• Standards for reduced flow fixtures have been set for new buildings and modernizations: ½ gpm faucets, 1/8 gpf urinals, dual flush toilets, and 1.5 gpm showerheads: (From our standards and the efforts listed below, the university has realized greater than 25% reduction in water consumption in each of the buildings upgraded.
• Showerheads have been changed out in all residence halls to low-flow fixtures.
• Other fixture upgrades are complete in all of the residence halls and 20% of overall space.
• One Pass Process water has been diverted to plant loops or dedicated chillers.
• Cooling Tower Water Management – Chiller Plants have been upgraded with conductivity meters to automate bleed control.
Energy and Atmosphere - From our efforts listed below, the university main campus has realized greater than 3% reduction in energy consumption from the baseline year to FY 2014 in spite of a >20% add in space.
Maintenance Practices – where feasible, incandescent bulbs have been replaced with CFLs. CRLs are standard replacement bulbs as incandescences burn out.
Operating hours have been instituted in our academic and administrative buildings with temperature setbacks occurring during unoccupied periods.
An aggressive winter break setback program was instituted to reduce setpoints to 55 degrees over the extended winter break period.

Renewal Dollars & Energy Programs
• Chemistry – Demand-based Ventilation, Heat Reclaim, and updated controls were installed during the renewal of the laboratory exhaust and make-up airs systems.
• Multi-phase Winston Hall (Biology) AHU replacements have renewed mechanical systems, upgraded controls, and improved efficiency as well as comfort for the occupants.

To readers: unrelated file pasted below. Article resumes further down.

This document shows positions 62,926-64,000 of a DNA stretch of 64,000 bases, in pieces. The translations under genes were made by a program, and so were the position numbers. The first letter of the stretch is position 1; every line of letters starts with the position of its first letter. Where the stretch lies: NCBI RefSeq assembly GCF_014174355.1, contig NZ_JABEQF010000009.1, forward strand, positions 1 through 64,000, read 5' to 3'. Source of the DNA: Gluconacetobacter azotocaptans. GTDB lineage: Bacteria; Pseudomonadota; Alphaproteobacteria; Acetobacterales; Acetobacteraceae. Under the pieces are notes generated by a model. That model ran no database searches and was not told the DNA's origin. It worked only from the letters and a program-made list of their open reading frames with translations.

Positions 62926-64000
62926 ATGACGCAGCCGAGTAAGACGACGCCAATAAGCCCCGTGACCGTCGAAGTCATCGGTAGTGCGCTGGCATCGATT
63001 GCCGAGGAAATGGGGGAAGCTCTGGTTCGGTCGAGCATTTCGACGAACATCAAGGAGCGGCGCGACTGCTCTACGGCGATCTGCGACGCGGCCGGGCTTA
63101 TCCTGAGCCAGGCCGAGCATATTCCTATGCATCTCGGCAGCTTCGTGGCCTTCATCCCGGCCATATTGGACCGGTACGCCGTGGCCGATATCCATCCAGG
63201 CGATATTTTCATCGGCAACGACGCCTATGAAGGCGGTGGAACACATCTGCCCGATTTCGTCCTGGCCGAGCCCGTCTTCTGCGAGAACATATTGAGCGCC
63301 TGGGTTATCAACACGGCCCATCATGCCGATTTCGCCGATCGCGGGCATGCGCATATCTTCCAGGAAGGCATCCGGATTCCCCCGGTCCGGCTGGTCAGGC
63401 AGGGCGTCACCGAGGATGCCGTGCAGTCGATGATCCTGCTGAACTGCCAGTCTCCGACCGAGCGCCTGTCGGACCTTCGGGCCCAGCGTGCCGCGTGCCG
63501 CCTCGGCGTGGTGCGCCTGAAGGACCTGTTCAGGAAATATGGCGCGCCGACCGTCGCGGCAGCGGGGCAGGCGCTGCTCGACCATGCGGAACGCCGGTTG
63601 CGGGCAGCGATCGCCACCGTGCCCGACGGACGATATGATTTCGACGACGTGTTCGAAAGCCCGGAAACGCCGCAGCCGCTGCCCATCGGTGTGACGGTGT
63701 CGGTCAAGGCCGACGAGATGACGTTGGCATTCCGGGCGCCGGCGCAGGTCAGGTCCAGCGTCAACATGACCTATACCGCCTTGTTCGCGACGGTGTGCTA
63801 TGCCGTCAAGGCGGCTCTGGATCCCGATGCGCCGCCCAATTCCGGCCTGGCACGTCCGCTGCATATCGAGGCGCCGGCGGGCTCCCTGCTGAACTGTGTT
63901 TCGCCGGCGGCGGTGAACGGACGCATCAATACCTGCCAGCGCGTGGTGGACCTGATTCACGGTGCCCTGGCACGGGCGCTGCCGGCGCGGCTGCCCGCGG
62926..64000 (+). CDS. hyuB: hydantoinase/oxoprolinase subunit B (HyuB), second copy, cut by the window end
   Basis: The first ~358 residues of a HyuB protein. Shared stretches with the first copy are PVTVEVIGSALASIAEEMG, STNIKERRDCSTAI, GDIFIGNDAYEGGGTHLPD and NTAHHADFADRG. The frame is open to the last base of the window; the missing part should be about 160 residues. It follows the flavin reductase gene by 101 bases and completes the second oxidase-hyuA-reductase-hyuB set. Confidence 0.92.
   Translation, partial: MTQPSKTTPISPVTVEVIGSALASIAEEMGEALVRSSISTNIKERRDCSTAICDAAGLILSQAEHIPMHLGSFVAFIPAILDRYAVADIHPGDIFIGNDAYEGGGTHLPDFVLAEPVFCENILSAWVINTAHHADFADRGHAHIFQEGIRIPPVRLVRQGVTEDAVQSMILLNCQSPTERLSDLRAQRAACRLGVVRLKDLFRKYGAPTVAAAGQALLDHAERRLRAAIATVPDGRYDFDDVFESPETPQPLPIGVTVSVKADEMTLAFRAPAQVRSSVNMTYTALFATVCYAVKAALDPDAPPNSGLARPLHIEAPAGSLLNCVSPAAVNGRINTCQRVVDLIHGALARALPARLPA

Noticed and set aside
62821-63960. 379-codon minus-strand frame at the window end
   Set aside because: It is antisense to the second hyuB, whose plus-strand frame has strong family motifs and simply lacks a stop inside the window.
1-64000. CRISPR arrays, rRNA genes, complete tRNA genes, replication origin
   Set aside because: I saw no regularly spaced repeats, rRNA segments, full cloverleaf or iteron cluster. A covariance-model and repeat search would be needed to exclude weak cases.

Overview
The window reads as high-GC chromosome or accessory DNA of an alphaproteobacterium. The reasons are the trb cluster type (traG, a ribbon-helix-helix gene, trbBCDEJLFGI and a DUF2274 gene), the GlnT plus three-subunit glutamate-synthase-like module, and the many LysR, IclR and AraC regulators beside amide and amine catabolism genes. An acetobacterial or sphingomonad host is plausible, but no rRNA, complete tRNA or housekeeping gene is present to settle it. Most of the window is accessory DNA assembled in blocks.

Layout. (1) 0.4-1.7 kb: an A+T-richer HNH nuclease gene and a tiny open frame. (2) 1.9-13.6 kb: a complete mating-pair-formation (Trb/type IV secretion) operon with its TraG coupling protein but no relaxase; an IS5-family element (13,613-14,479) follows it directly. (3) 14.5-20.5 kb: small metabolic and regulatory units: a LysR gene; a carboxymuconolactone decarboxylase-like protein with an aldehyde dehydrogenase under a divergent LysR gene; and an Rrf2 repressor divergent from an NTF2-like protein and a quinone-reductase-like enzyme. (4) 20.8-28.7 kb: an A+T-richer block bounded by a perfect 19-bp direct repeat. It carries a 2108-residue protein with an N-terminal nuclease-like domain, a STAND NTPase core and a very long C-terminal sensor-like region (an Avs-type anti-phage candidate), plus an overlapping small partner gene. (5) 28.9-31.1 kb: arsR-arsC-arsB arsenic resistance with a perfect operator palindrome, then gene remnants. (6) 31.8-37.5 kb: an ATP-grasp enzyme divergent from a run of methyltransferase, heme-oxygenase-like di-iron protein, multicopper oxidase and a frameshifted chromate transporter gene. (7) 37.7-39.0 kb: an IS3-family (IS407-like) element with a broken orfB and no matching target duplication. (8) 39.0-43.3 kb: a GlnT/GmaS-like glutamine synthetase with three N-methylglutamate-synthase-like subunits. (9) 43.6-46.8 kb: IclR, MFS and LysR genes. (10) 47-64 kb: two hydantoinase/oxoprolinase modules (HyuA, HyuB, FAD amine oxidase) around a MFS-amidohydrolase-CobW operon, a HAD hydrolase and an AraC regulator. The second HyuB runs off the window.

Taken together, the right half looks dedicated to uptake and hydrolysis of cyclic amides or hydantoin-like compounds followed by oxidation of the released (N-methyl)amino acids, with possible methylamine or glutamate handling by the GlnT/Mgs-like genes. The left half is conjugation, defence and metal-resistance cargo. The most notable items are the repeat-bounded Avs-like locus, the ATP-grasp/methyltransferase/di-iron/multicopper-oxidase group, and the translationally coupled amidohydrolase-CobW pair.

• Upgrades to our Building Automation System and Preventive Maintenance Programs have provided better tools for our technicians and improved the reliability and comfort of our systems.
• Steam Plant improvements have increased plant efficiency >3% and added capacity, and redundancy


The website URL where information about the institution’s certified buildings and/or sustainable operations and maintenance guidelines or policies is available:
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The information presented here is self-reported. While AASHE staff review portions of all STARS reports and institutions are welcome to seek additional forms of review, the data in STARS reports are not verified by AASHE. If you believe any of this information is erroneous or inconsistent with credit criteria, please review the process for inquiring about the information reported by an institution and complete the Data Inquiry Form.